Tuesday, March 20, 2012


Pure Pop
In the small courtyard to the rear of Pure Pop are assembled the lucky few who grabbed one of the 50 tickets made available for this unusual and special occasion. Famous for being a founding member of Magazine, short term member of The Birthday Party, long-term member of The Bad Seeds, but mostly renown for his solo and soundtrack work, Barry Adamson is an unpredictable creative force. Tonight he’s showcasing the first Australian screening of his directorial debut Therapist, a 40-minute short film that, true to form, is dark, bizarre, difficult to explain and totally compelling.
Once the schmoozing dies down and MC Dave Graney takes to the stage to introduce the film, we go from boozy hubbub to reverential silence. The film itself concerns a filmmaker seeing a therapist to help with his suppressed fears, while the film he’s writing (entitled The Gemini Complex) or flashbacks he is having, are playing out between these highly stylised scenes. About 20 minutes into the film, during a scene in which a traumatic rape may or may not be happening, a woman in the front row collapses with a heart attack, is lead out by her neighbour, and followed by most of the front row. In this alternate psychological reality Adamson seems to broadcast from, it seems a reasonable response to the questions raised. His musings on memory, identity, duplicity, how a character is created and how they splinter under analysis is done in using lingering shots, stilted dialogue, chiaroscuro lighting and his trademark neo-noir moodiness. It’s powerful stuff.
While no one pretends to understand it (in a pre-screening interview Adamson states: ‘it’s a hard story to explain, that’s why I made a film about it,’) we’re all rapturous in our appreciation. It is incredibly stylish, well acted, and Lynchian in its obsession with the extrication of the macabre from the mundane, which, as one audience member points out ‘is great, because David Lynch hasn’t made enough films, so even something like one of his films is a good thing’.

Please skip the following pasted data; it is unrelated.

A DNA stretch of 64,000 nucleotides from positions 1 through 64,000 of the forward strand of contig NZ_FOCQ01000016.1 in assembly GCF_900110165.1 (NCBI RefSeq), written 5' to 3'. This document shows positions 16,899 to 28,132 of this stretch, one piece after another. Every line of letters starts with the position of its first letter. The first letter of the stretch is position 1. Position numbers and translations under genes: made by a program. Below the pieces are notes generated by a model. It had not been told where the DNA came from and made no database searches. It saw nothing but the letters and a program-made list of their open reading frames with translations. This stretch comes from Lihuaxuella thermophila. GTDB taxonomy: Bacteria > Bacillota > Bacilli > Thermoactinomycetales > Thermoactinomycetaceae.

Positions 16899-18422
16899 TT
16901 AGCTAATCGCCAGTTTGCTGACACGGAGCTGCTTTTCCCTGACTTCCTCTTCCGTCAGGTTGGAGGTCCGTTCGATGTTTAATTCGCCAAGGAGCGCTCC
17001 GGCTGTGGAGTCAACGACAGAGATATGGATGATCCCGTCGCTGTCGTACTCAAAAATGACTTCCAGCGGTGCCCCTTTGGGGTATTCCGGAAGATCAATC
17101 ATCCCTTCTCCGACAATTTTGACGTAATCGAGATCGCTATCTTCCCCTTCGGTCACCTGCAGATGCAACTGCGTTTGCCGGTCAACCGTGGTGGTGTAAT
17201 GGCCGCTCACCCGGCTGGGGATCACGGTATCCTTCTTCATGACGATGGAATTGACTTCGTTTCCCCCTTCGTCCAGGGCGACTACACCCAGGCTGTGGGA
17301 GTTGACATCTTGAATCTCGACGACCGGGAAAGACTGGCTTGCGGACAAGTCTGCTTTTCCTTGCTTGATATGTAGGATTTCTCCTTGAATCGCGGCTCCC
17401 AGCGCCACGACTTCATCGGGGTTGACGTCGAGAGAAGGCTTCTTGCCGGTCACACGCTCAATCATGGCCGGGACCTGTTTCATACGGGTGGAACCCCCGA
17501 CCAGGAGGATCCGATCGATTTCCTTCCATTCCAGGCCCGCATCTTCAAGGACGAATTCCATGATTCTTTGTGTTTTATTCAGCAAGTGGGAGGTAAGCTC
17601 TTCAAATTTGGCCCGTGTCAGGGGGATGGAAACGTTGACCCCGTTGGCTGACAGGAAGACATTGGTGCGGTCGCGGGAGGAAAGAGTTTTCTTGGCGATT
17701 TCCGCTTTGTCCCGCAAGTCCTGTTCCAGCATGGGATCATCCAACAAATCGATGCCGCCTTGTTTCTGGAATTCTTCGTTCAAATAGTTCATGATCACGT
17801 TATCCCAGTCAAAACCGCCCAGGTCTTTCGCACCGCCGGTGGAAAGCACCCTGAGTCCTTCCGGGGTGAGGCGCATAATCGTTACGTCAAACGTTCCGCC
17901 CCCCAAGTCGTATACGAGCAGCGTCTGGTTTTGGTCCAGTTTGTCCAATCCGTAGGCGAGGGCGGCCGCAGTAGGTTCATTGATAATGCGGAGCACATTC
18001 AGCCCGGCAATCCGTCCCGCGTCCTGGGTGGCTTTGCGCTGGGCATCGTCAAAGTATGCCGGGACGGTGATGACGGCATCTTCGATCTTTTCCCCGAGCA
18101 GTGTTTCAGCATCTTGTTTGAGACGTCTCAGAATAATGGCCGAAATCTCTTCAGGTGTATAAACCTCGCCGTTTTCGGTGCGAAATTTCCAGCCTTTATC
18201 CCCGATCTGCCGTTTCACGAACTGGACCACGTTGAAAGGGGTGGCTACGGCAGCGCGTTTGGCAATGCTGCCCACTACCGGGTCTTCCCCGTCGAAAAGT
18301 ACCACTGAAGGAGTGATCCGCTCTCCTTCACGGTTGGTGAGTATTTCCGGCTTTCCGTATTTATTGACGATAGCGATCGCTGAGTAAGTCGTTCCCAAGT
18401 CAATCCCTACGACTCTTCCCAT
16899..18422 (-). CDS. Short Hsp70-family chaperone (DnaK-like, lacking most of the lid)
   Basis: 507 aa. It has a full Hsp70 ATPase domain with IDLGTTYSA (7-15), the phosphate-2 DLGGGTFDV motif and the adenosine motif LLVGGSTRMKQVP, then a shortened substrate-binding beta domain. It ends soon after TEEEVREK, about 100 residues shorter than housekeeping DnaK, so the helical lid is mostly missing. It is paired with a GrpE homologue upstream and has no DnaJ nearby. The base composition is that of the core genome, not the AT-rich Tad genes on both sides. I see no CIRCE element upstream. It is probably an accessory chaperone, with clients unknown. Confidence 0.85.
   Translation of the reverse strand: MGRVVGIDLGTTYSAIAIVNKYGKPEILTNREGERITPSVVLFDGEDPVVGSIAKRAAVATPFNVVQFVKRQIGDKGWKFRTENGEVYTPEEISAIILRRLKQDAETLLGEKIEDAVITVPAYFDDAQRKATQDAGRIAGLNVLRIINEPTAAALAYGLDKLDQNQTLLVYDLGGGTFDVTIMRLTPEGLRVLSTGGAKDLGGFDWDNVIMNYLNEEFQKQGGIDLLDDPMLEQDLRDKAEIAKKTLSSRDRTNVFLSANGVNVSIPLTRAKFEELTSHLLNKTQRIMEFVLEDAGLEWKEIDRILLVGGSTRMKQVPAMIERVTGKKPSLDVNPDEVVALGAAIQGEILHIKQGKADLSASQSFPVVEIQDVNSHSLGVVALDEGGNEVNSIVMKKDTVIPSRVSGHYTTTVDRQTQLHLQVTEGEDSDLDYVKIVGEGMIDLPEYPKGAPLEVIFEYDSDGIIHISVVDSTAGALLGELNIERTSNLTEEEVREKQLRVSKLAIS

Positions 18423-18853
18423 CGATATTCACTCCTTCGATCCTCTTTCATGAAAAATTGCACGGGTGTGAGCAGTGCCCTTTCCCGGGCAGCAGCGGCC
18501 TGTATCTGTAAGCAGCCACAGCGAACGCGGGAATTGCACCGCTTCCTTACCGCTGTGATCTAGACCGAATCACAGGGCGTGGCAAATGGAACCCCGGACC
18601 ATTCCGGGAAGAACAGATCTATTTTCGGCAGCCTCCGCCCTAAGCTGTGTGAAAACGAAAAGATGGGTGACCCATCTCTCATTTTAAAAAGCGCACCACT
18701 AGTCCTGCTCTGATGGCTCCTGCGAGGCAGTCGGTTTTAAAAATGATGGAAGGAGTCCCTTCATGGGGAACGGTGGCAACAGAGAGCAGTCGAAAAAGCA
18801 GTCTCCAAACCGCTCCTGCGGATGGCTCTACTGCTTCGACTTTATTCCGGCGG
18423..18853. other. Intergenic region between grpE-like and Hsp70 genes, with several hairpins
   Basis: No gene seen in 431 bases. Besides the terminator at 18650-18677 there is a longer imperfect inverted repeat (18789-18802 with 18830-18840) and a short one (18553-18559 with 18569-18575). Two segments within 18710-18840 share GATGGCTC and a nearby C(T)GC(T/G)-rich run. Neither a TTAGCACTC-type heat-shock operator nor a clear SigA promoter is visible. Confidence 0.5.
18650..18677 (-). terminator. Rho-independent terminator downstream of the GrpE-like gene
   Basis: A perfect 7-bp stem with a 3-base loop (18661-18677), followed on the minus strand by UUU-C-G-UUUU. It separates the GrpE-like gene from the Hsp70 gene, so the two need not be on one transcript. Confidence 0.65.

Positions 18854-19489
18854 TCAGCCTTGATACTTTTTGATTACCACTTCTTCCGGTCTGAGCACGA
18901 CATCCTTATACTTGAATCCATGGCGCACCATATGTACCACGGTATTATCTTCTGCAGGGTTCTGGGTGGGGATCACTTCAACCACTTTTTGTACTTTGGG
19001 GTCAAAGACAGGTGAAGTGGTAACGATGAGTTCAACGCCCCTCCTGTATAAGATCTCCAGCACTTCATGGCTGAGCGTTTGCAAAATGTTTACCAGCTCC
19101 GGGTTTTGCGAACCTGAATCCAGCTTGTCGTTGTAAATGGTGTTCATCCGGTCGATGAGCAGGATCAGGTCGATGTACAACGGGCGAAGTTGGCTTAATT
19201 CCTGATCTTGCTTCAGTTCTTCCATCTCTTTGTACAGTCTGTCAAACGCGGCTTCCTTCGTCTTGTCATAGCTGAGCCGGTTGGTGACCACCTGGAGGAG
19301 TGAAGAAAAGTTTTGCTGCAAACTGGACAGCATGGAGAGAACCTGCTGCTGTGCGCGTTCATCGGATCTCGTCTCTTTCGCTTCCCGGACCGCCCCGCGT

Following an illuminating Q&A, Adamson performs three songs acoustically, all of which are featured on the forthcoming album I Will Set You Free that he’s promoting in May with a backing band at the Corner. Irritating feedback aside, The Sun and The Sea is a song that doesn’t relate to any previous concept you may have about Barry Adamson. It’s a sprightly pop number concerning optimism and transcendence of the mundane and, like the following songs, highlights his wonderfully warm, expressive and remarkably young-sounding tenor. A powerful instrument that occasionally slips into a near-vampiric basso profundo that Dario Argento could base an entire film around.
Which is nothing compared to the song he is most proud of, a piano ballad entitled If You Love Her, which Seal could probably cover and make Adamson a millionaire from if he so chose. Hearing this sort of naked emotional soulfulness that has previously been channelled into complex arrangements, crafted into the soundtrack to a fictitious film or used to offset some frantic chase music, is a revelation. Quite how his following takes it is another thing, but it’s unlikely he cares, or should care. True to the form of an auteur, he’s already drawing from the next creative well and it’s bound to be just as fascinating, personal and bizarre.

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